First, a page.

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Piper v. Department of Motor Vehicles

California Court of Appeals, Third District, Mono

December 12, 2014

CHARLES JAMES PIPER, Plaintiff and Respondent,
v.
DEPARTMENT OF MOTOR VEHICLES, Defendant and Appellant.

Super. Ct. No. CV130049

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COUNSEL

Kamala D. Harris, Attorney General, Alicia M.B. Fowler, Assistant Attorney General, Judith A. Recchio and Shanna M. Thomas, Deputy Attorneys General, for Defendant and Appellant.

Law Offices of Peter C. Bronson, Peter C. Bronson; Law Offices of Timothy B. Sanford and Timothy B. Sanford for Plaintiff and Respondent.

OPINION

DUARTE, J.

The Department of Motor Vehicles (DMV) appeals from a judgment granting a petition for writ of ordinary mandate compelling it to set aside its calculation of the period of postconviction suspension of licensee Charles James Piper (Piper), contending the trial court misconstrued the statutes governing the interplay of suspensions due to administrative actions by DMV and criminal actions in drunk driving (DUI) cases. We agree with DMV, and therefore shall reverse with directions to deny the writ.

BACKGROUND[1]

After Piper was arrested for DUI on July 4, 2012, he was issued an administrative per se suspension notice, alleging his blood alcohol reading exceeded.08 percent. After a hearing, DMV suspended his driver’s license effective September 19, 2012, through January 18, 2013 (four months). (Veh Code, § 13353.3, subd. (b)(1);[2] see Zink v. Gourley (2000) 77 Cal.App.4th 774, 779-780 & fn. 6 [91 Cal.Rptr.2d 896] (Zink).) The written order states in capital letters: “This action is independent of any other action taken by the

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court or this Department.” (See Robertson v. Department of Motor Vehicles (1992) 7 Cal.App.4th 938, 948-949 [9 Cal.Rptr.2d 319] (Robertson).)

After 51 days, Piper applied for and received a restricted license that allowed him to drive to and from work and his mandatory first DUI offender class. DMV reinstated his full, unrestricted, driving privileges on March 19, 2013.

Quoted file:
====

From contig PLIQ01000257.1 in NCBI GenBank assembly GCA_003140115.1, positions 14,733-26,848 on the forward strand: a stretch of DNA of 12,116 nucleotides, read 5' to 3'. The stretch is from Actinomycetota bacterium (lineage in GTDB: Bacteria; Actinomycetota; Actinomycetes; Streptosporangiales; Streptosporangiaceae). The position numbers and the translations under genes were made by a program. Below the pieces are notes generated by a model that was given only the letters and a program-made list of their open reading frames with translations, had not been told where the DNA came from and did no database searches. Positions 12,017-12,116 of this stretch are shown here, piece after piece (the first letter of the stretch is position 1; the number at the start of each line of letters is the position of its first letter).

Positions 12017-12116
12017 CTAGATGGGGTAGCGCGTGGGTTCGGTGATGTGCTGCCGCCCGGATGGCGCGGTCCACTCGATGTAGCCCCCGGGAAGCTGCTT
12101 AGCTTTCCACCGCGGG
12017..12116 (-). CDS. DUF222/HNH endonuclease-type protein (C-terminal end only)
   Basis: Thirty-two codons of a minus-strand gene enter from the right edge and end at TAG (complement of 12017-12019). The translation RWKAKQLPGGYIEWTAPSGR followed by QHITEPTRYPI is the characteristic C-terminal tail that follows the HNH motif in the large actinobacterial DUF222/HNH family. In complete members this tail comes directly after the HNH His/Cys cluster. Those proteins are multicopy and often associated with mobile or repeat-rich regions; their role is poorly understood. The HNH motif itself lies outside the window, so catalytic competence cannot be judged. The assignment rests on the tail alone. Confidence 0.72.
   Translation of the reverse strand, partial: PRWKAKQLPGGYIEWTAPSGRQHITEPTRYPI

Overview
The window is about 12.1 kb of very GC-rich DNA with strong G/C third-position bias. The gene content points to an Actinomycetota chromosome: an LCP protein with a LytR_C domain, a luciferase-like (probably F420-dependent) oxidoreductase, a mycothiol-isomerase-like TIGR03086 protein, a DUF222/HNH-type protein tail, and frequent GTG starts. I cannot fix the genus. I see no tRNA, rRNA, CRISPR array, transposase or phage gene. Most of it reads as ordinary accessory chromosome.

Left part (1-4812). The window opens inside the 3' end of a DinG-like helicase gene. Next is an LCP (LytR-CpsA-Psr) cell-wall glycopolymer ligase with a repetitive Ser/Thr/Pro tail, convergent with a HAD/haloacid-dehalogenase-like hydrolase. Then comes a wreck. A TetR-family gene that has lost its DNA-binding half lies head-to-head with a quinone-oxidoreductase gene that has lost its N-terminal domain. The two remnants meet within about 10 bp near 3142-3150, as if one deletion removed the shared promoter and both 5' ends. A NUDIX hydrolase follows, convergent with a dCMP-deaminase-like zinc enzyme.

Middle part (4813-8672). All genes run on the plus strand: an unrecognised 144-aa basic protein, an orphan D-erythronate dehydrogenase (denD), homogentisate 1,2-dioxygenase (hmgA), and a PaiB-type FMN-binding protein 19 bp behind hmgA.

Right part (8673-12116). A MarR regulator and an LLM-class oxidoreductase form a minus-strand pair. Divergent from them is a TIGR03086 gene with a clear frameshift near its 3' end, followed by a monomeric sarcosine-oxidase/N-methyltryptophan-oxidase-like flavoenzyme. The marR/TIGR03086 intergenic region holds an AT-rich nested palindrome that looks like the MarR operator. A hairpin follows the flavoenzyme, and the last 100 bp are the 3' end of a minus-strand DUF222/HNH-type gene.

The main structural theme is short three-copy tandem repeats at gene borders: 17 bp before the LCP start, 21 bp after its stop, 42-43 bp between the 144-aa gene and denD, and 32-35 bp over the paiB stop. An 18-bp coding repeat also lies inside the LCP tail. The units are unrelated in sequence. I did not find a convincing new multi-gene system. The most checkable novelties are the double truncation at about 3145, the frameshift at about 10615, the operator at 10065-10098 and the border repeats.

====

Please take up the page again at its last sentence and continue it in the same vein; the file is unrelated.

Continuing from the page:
One day before the reinstatement, on March 18, 2013, Piper was convicted of DUI (§ 23152, subd. (b) [driving with.08 percent or more of blood alcohol]), based on the same incident.[3] DMV again suspended his license, by order dated April 2, 2013, which provided he could again apply for a restricted license, but his license could not be reinstated until September 18, 2013, six months after his conviction. (§ 13352, subd. (a)(1).) Piper sought a writ of mandate compelling DMV to credit him for the first suspension, so that “the total period of suspension shall not exceed the longer of the two suspension periods.” However, DMV credited Piper with only the 51 days his license was suspended before he asked for and received a restricted license based on his first (administrative) suspension. Piper received a restricted license after his second (postconviction) suspension, which again allowed him to drive to and from DUI classes and work. (See § 13352.4, subd. (a).) However, he alleged: DMV “has conceded Petitioner is entitled to serve the entirety of his second suspension with a restricted license yet refuses to credit Petitioner with exactly the same restricted license terms with which Petitioner already complied during his first suspension. In other words, [DMV]’s position seems to be that Petitioner’s restricted license counts toward his second (current) suspension but not toward his first suspension.”

Based on these facts, the trial court found Piper was “treated in an arbitrary and capricious fashion simply because of the unusually lengthy time lapse between his arrest and administrative suspension pursuant to [] § 13353.2, and his eventual conviction and resultant suspension pursuant to [] § 13352.” Concluding that DMV “has an affirmative duty to run Petitioner’s two suspensions for the same incident ...


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